Recent Prosecutions of Firearm Offenses in Sacramento Area
Three plead guilty to illegal possession, one sentenced, and one indicted
SACRAMENTO, Calif. — As part of the U.S. Attorney’s Office for the Eastern District of California’s strategy to reduce violent crime by focusing on firearms prosecutions, U.S. Attorney McGregor W. Scott announced the following cases involving illegal firearms offenses.
Kenneth Bryant, 27, of Sacramento, pleaded guilty today to dealing firearms without a license and illegally possessing a machine gun. According to court documents, Bryant met with an undercover agent and two confidential sources on 17 occasions between September 12, 2017, and December 8, 2017, and sold them a variety of firearms, including a fully automatic machine gun, several AR-15-type rifles and pistol, and handguns. In all, Bryant sold investigators 46 firearms, many of which lacked a serial number or other identifying markings. He is scheduled to be sentenced by U.S. District Judge Morrison C. England Jr. on January 3, 2019.
Christopher Alexander Kemp, 29, of Sacramento, was sentenced today by U.S. District Judge Morrison C. England Jr., to seven years in prison for possessing a firearm as a felon. In April 2018, Kemp pleaded guilty to two counts of possessing a firearm as a felon.
These two cases are the product of an investigation by the U.S. Bureau of Alcohol, Tobacco, Firearms and Explosives, with special assistance from the Sacramento Police Department and the Sacramento County District Attorney’s Office’s Gangs, Hate Crimes, and Narcotics unit. Assistant U.S. Attorney Timothy H. Delgado is prosecuting both cases.
John Allan Trotter, 36, of Sacramento, pleaded guilty today to possession of a firearm in furtherance of a drug trafficking offense. According to court documents, Trotter was arrested after leading Sacramento County Sheriff’s detectives on a high speed chase. Trotter crashed his car and ran from law enforcement officers before being apprehended. Trotter had a loaded gun, methamphetamine, and a scale in his car at the time of the crash. Trotter is scheduled to be sentenced by U.S. District Judge Morrison C. England Jr. on January 10, 2019. This case is the product of an investigation by the Sacramento County Sheriff’s Department, the Sacramento County District Attorney’s Office, and the Bureau of Alcohol, Tobacco, Firearms and Explosives. Assistant U.S. Attorney Quinn Hochhalter is prosecuting the case.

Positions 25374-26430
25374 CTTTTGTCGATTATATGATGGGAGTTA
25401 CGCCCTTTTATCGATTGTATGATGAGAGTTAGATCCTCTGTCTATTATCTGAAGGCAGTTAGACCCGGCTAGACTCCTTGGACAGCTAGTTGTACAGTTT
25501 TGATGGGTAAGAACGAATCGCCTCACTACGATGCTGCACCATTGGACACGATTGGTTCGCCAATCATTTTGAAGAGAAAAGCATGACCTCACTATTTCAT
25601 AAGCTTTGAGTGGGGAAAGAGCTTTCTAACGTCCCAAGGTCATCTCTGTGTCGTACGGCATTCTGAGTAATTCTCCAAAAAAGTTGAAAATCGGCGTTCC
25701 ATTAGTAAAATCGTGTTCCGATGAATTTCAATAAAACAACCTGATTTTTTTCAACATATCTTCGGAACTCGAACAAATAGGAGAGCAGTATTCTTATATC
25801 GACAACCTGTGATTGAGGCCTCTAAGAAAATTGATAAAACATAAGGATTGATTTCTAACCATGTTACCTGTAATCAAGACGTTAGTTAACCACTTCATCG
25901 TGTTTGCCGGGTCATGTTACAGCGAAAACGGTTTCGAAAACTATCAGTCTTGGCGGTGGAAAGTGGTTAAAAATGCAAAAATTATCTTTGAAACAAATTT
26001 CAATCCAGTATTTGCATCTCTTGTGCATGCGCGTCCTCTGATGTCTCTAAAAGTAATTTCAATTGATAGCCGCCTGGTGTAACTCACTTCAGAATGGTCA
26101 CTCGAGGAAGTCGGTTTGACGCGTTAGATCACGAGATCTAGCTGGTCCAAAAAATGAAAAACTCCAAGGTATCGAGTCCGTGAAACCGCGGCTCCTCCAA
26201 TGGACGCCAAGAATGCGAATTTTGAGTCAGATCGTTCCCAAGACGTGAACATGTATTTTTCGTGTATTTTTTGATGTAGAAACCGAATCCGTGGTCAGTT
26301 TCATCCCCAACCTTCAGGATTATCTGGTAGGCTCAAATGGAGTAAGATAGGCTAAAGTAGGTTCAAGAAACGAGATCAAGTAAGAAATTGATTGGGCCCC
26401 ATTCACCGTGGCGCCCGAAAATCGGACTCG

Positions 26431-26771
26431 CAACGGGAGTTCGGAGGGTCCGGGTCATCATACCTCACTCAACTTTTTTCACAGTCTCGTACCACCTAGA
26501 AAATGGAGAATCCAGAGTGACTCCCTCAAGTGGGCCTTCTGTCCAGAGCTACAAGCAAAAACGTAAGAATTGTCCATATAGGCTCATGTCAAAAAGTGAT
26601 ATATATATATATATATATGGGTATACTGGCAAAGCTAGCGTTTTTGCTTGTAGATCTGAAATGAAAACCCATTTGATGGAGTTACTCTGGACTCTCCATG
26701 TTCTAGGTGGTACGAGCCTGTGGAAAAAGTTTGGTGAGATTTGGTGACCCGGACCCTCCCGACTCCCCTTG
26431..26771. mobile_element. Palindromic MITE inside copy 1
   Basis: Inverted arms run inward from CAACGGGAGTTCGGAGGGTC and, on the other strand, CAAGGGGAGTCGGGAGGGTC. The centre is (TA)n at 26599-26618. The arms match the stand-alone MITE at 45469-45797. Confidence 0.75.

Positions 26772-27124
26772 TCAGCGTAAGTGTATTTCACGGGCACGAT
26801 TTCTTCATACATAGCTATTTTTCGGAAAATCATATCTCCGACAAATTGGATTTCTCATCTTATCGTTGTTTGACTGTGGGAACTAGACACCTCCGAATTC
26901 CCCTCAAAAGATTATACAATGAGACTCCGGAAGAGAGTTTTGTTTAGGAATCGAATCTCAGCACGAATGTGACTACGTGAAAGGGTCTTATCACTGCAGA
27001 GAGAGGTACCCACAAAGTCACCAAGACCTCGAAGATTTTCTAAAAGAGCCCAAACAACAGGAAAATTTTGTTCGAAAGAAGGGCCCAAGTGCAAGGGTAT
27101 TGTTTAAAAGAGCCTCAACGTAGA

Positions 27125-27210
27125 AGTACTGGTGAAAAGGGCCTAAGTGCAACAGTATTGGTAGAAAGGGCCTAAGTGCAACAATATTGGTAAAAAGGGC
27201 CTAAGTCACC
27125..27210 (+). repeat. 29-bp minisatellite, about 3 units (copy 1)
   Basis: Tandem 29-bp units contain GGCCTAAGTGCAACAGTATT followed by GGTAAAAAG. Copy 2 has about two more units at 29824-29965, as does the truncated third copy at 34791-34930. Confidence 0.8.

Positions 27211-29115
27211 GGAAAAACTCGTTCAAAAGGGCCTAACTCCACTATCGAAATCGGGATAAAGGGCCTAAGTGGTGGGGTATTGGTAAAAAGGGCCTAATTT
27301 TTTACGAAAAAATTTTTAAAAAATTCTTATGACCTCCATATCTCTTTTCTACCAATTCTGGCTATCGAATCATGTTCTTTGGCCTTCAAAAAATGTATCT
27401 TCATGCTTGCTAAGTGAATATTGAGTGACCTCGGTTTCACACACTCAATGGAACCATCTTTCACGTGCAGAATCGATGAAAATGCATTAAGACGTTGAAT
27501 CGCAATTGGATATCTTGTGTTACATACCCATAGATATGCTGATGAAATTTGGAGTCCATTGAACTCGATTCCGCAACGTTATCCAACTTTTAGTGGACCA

Christopher Dyer, 34, of Rancho Cordova, pleaded guilty today to being a felon in possession of a gun. According to court documents, on May 3, 2018, sheriff’s deputies pulled alongside a pickup truck in which Christopher Dyer was the passenger. As soon as Dyer saw the deputies, he took a handgun from his lap and placed it in the back seat. The deputies recovered a Glock 23 handgun with seven live rounds in the magazine during a subsequent search. A records check revealed that the gun was stolen. Dyer is a previously convicted felon and is prohibited from possessing a firearm. Dyer is scheduled to be sentenced by U.S. District Judge Troy L. Nunley on December 13, 2018. This case is the product of an investigation by Bureau of Alcohol, Tobacco, Firearms and Explosives, the Sacramento County District Attorney’s Office, the Sacramento County Sheriff’s Office, and the Rancho Cordova Police Department. Assistant U.S. Attorney David Spencer is prosecuting the case.
A federal grand jury returned a one-count indictment today against Dustin Joseph Albini, 35, of West Sacramento, charging him with being a felon in possession of a firearm. In May of this year, Albini was charged in a separate indictment (2:18-cr-101 JAM) with assaulting a Bureau of Land Management law enforcement officer who was in the course of performing his official duties on July 8, 2015, in Modoc County. That case is pending. The current indictment charges Albini with possessing two firearms, a loaded .45-caliber Colt MK IV handgun and a loaded .40-caliber Glock 27 handgun. This case is the product of an investigation by the Federal Bureau of Investigation and the Sacramento County Sheriff’s Office. Assistant U.S. Attorneys Philip Ferrari and Matthew Thuesen are prosecuting the case.
The charges against Albini are only allegations; he is presumed innocent until and unless proven guilty beyond a reasonable doubt.
The maximum statutory penalty for being a felon in possession of a firearm or for illegal possession of a machine gun is 10 years in prison and a $250,000 fine. The maximum statutory penalty for dealing firearms without a license is five years in prison and a $250,000 fine. The statutory penalty for possession of a firearm in furtherance of a drug trafficking offense is a mandatory minimum of five years in prison and a maximum of up to life in prison and a fine of up to $250,000.
These cases are part of Project Safe Neighborhoods (PSN), a program bringing together all levels of law enforcement and the communities they serve to reduce violent crime and make our neighborhoods safer for everyone. Attorney General Jeff Sessions reinvigorated PSN in 2017 as part of the Department’s renewed focus on targeting violent criminals, directing all U.S. Attorney’s Offices to work in partnership with federal, state, local, and tribal law enforcement and the local community to develop effective, locally based strategies to reduce violent crime.